Philippians also makes some of the most profound theological statements about God’s nature and Christ’s presence in the world, reflective perhaps of an early Christological hymn. One of my teachers Bernard Loomer spoke of two kinds of power: unilateral and relational. Paul’s Philippian readers would have understood this distinction well as he contrasts the power of Lord Caesar and Lord Christ. Caesar rules by domination and fear; we bow to escape punishment and death. Jesus rules by relationship and empathy. Jesus is one of us, experiencing our joys and sorrows. He breaks down the barriers between human and divine to uplift humankind. Jesus wants us to grow in creativity, freedom, and agency. In his solidarity with us, there is no competition. There is no zero sum relationship between God and us; the more we achieve the more God is praised; the more creative agency we embody, the greater opportunity for God’s vision to be achieved in the world. Moreover, when Paul says “every knee shall bow,” this is the obedience grounded in love and gratitude not fear. I believe there is an implied universalism. If Christ comes in solidarity, then Christ’s reign is all-inclusive and will find a way to embrace even those – like Caesar – who turn away initially from Christ’s Shalom vision.
Matthew’s gospel challenges us to walk the talk. Theological correctness – orthodoxy – is secondary to fidelity. You can have what others believe to be the wrong theology or a checkered past and yet embody God’s vision in today’s world. Jesus is not intending to undermine solid theology, congregational participation, or spiritual practices, or encourage lax morality; he is opening the door to serving God at any stage of our lives. Nothing bars the door from faithful discipleship, including past history, theological ineptness, economic status, ethnicity, or gender. Any person can say “yes” to God’s vision and follow Christ’s path. Yet, we may find the most unexpected people answering the call of God’s vision of Shalom. Those we consider sinners may end up being the most faithful. Past is not always – completely – prologue. Despite the impact of the past, we can be born anew – and so can others – and the hope of the world hinges on unexpected creative transformation that awakens us to new possibilities, far beyond what we might have expected from past behaviors.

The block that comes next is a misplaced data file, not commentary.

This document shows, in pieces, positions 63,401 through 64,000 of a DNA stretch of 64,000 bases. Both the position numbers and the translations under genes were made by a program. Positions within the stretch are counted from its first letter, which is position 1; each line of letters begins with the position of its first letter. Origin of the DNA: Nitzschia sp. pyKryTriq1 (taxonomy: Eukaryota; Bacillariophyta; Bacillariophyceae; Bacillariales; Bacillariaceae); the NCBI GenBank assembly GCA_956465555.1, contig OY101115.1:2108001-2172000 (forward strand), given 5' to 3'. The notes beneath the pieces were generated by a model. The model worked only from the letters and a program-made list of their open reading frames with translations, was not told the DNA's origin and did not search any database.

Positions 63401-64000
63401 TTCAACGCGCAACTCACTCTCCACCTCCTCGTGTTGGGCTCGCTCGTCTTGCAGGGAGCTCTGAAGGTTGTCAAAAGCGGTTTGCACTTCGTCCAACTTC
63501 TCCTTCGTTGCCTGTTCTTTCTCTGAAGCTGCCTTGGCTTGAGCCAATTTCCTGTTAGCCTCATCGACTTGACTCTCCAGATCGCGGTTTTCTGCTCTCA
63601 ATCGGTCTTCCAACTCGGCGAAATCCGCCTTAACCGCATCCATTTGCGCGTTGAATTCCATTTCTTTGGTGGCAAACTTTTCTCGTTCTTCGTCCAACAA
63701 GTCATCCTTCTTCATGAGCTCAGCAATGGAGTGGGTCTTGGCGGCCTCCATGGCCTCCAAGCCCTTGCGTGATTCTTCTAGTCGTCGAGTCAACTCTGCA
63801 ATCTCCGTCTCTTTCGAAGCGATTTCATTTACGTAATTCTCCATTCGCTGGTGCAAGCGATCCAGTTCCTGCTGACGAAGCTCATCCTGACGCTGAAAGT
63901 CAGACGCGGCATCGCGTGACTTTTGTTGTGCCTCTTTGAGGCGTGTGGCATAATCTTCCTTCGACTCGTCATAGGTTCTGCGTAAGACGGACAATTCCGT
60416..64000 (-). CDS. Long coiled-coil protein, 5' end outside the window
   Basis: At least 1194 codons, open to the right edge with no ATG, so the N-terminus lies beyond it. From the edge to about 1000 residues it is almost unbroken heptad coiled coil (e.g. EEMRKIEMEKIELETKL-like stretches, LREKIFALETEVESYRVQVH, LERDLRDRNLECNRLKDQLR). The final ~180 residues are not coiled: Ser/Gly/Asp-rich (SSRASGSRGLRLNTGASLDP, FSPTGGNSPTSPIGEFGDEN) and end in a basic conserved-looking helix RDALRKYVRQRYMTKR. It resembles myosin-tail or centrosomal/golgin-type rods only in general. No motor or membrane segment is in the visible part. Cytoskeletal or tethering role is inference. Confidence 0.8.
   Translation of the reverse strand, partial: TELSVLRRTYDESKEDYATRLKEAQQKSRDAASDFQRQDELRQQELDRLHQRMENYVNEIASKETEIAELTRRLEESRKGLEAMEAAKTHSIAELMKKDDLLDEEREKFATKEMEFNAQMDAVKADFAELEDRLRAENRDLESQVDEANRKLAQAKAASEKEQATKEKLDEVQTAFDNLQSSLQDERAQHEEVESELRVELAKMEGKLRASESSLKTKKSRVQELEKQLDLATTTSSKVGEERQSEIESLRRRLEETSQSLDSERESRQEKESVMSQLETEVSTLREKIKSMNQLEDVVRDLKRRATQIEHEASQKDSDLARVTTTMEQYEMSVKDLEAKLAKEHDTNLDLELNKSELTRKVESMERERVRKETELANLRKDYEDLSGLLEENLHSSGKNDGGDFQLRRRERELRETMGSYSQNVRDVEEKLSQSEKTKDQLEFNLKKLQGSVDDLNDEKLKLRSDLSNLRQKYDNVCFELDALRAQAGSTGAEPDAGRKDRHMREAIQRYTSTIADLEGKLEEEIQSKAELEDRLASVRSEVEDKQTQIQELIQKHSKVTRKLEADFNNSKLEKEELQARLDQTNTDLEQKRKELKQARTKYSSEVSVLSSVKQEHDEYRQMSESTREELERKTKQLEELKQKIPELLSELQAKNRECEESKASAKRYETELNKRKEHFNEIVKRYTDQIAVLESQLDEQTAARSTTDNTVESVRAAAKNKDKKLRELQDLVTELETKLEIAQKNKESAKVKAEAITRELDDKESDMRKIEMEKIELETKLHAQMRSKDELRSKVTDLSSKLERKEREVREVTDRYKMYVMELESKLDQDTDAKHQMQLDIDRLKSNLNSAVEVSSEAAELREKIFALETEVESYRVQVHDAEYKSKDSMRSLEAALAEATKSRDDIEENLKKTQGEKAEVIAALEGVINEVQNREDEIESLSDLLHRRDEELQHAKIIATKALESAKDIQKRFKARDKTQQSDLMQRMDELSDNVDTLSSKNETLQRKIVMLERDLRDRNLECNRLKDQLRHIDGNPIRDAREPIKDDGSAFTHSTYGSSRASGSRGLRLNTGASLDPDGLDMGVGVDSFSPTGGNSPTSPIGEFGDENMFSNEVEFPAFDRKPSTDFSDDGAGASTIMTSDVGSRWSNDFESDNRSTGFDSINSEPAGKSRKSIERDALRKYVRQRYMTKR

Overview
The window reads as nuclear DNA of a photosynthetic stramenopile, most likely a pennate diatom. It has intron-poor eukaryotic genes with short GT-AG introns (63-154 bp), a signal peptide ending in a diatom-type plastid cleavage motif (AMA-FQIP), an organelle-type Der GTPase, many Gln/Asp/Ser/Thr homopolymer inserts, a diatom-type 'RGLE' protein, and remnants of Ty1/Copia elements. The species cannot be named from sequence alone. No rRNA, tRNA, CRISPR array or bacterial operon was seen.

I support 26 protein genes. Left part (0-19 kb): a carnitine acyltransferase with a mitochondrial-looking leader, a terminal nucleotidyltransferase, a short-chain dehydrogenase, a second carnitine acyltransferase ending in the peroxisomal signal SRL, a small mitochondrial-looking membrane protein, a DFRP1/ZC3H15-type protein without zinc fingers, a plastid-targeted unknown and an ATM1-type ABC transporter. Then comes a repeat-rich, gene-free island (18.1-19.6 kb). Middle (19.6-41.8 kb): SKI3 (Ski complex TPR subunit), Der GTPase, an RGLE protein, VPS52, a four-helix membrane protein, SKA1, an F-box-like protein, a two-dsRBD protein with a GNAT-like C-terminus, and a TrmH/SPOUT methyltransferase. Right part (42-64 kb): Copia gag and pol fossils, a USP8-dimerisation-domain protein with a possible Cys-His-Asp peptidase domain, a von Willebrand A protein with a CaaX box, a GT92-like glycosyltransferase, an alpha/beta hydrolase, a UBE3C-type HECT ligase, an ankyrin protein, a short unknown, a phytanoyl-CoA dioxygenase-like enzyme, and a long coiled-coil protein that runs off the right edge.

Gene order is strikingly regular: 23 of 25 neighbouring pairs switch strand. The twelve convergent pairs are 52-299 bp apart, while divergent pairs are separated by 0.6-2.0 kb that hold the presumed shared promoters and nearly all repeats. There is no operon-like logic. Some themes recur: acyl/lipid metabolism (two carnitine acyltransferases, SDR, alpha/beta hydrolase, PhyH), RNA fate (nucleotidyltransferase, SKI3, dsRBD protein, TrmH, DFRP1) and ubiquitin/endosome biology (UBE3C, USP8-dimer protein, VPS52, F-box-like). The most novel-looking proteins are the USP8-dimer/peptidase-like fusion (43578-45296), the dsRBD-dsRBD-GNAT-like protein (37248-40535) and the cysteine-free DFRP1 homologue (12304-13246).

Today’s passages are hopeful encouraging our agency and fidelity. God is constantly giving us second chances and urging us forward despite our failures and imperfections. The “best for that impasse,” as Whitehead says, may not be great but even in its modesty, it is the springboard for the embodiment of future possibilities in the divine-human synergy. God is in solidarity with us. God is ready to respond to our needs and inspire us to discover personal and congregational resources beyond our wildest imaginings. Right now, amid our feelings of impatience and scarcity, our feelings of unworthiness and anxiety, we may discover God’s vision of what we may become. Right now, with COVID-limited activities, we can be God’s partners in healing the world.
Bruce Epperly is a pastor, professor, and author of over 50 books, including PROPHETIC HEALING: HOWARD THURMAN’S CONTEMPLATIVE ACTIVISM, GOD ONLINE: A MYSTIC’S GUIDE TO THE INTERNET, and HOPE BEYOND PANDEMIC.